AN Standards - High-end racing and performance fuel delivery systems most frequently implement fuel lines and fittings manufactured to AN Standards. During WWII the US military set specification standards for fasteners and fluid fittings used on military equipment. These standards are headed under “AN” which is the abbreviation for “Army-Navy", but is also known as "Air Force - Navy Aeronautical Standard". After the war many used surplus aerospace parts were used for racing, and thus introduced the AN standard into the racing and performance world. AN Standards as Applied to Fluid Carrying Tubes and Flexible Hoses In the case of tubes and flexible hoses used to carry fluid, “AN Size” designates the outer diameter of the hose or tubing in 1/16” increments. For example an AN size 2 designates a tube OD of 1/8” (2 x 1/16”), the tube OD of AN size 3 is 3/16” (3 x 1/16”). Note: The AN size number is correctly displayed with a dash before the number.
- FYI: Popular fuel line sizes:
- -6AN (=3/8" OD)
- -8AN (=1/2" OD)
- -10AN (=5/8" OD)
- -12AN (=3/4" OD)
- Use of -3AN and -4AN line:
- Typically, these 1/4" and 5/16" line sizes are in use for low flow or OEM systems, but are commonly used in high performance applications for pressure gauges as well as plumbing between the Regulator and Intake Manifold. These two lines do not involve significant amounts of flow, and therefore do not require larger sizes.
- Typically, the port sizes used with these smaller sizes use a 1/8"- NPT. 1/8"-NPT fittings are very common and can easily be used to adapt to -3AN or -4AN line.
AN Standards as Applied to Fluid Carrying Fittings Each AN size also references a standard male and female thread size that is used on fittings - such as hose end fittings, adapters, and port fittings. This is known as “AN Thread Size”. AN fittings have Straight Thread, and use O-ring seals. The O-ring size is typically defined by the "AS" standard. Dash Numbers are typically assigned based on the size. Boss-Seal style O-rings are typically in the "900" Series. For example -906 is for -6AN ports, and -908 is for -8AN ports. AN Size and AN Thread Size Reference Chart The chart below references the tube (or flexible hose) OD and thread size for each AN size.
AN SizeTube or Hose ODTube or Hose IDFitting Thread Size(SAE) - 21/8”.062”5/16-24-33/16”.125”3/8-24-4¼”.172”7/16-20-55/16”.062”1/2-20-63/8”.297”9/16-18-81/2”.391”3/4-16-105/8”.484”7/8-14-12¾”.609”1-1/16-12-161”.844”1-5/16-12-201 ¼”1.078”1-5/8-12-241 ½”1.312”1-7/8-12-281 ¾”1.547”2-1/4-12-322”1.781”2-1/2-12
*Note: While these measurement s reflect AN standards, actual ID and OD can vary slightly from AN specification depending on supplier. BE SURE TO USE COMPATIBLE FITTINGS ONLY! Mismatched lines can come apart under pressure. Verify that inner diameters match!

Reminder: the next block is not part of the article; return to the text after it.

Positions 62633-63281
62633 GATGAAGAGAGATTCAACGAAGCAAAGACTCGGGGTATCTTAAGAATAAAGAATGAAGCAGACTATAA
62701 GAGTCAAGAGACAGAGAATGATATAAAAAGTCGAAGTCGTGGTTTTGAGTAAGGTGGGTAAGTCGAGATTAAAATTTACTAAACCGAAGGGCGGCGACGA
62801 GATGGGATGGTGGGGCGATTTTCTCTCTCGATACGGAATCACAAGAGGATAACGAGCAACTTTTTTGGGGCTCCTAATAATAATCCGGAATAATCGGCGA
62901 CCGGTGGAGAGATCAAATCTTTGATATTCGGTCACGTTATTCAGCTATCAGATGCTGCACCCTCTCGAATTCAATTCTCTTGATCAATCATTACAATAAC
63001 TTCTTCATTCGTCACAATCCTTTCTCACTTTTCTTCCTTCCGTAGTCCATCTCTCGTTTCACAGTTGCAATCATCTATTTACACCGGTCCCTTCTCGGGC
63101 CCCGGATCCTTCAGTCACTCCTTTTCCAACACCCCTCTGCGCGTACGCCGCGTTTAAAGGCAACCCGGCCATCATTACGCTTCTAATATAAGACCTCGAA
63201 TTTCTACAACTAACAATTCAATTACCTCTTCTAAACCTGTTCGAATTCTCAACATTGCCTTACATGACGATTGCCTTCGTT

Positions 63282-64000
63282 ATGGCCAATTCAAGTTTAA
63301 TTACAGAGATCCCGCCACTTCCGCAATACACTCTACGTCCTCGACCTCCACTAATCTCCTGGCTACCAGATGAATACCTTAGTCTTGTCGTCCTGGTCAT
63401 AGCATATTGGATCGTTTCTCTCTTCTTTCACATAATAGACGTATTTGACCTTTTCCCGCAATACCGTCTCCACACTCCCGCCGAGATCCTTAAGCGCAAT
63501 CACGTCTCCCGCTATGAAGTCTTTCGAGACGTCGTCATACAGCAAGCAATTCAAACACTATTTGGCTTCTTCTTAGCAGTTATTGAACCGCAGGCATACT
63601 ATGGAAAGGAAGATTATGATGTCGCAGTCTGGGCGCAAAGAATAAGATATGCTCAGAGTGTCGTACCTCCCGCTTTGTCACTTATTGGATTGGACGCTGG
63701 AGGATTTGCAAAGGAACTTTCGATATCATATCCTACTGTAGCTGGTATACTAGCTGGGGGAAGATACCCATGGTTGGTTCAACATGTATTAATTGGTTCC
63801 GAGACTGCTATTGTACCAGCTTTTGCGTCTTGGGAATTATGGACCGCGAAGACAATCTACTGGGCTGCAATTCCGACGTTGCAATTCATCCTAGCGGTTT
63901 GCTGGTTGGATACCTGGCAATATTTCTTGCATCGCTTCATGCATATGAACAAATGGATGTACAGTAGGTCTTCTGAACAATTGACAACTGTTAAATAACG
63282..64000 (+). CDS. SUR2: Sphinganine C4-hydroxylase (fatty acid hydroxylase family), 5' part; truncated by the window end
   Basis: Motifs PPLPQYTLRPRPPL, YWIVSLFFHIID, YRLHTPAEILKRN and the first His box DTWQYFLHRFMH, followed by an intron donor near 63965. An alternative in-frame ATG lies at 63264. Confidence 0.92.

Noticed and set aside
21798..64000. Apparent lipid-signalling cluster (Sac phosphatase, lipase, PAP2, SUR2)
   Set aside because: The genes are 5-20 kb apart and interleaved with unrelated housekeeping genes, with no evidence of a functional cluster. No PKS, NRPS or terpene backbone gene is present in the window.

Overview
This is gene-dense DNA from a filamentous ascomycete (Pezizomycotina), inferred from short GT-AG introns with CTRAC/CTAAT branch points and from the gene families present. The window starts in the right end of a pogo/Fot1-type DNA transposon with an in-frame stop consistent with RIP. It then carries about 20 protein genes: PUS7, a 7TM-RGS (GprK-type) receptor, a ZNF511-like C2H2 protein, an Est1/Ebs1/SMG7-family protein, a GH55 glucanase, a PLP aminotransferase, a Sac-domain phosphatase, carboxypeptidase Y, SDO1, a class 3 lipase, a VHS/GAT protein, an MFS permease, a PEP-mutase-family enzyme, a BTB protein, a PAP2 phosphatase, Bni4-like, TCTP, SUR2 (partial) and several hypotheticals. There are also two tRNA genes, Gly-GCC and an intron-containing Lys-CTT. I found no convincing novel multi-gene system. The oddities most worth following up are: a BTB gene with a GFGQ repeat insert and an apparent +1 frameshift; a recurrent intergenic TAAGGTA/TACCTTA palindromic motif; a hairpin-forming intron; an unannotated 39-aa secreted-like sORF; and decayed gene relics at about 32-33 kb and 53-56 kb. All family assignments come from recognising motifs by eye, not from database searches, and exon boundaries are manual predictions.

If you’re having problems with anything electrical, take the simple steps below along with a simple visual check before assuming your ________ (insert random part name here) has failed. In many cases, simply jiggling some wires is all the troubleshooting you’ll need to do in order to find the problem – no fancy meter or tedious steps required!
Often I get a tech call from someone that suspects they have a pump failure. One of my first questions is whether or not they’ve checked their wiring. I almost always get some version of “Yeah, it looks fine!”. There’s more to wiring than just how it looks, and I experienced that firsthand as I found myself on the side of the road last Friday morning with a suspected pump failure. Granted, this was with an OEM pump on an S10 that has experienced 23 years’ worth of Midwest rain and road salt, but it still serves as a good example to my point. At first glance, the shared ground for the fuel pump and rear signal light looked OK – light corrosion/rust but nothing outside the norm for a daily driver, the ground bolt was tight, the ring terminal was in good shape and the crimp was still tight. It seems over the years, the wire finally broke inside the insulation. From the outside everything looked fine, but it wasn’t until the wire was moved that the problem presented itself. Simply cutting the wire and installing a new ring terminal got me back in action….after a 3mi walk home and a tow bill. I’d have been awfully frustrated had I went through the expense and hassle of installing a new pump, only to have the same issues I had previously. More times than not, the fix is something simple – don’t just “check” the basics, actually CHECK them.
Winter is fast approaching. That means it’s time to remove the summer air from your tires, fill them with winter air, and do a little fuel system winterization on the race car!
Contrary to popular belief, your car’s fuel tank is not a long-term fuel storage vessel. For those of you that just run pump gas, this is as easy and draining the fuel out or just dumping a little Sta-bil (or equivalent) in the tank.
For those of you that are running a something a bit more spicy than pump gas, the process is just a little more involved, but not much.
Start with draining the good stuff. After that, cycle the system with pump gas (bonus points if you add some Sta-bil or similar) to flush the pump, filters, lines, and the carb or EFI bits that are downstream. Some folks will even go the extra mile and remove the pump completely after flushing and spray lube (WD-40, light oil, 2-stroke oil, top end lube, etc.) down the inlet of the pump and manually spin it by hand a bit to work it around.
Whatever you do, don’t do what this guy did, which was nothing at all. A few minutes of post-season prep work will save you a ton of headaches, time, and money come that first spring day when it’s time to dust off your car and blow the winter cobwebs out.
Check out Troubleshooting page for details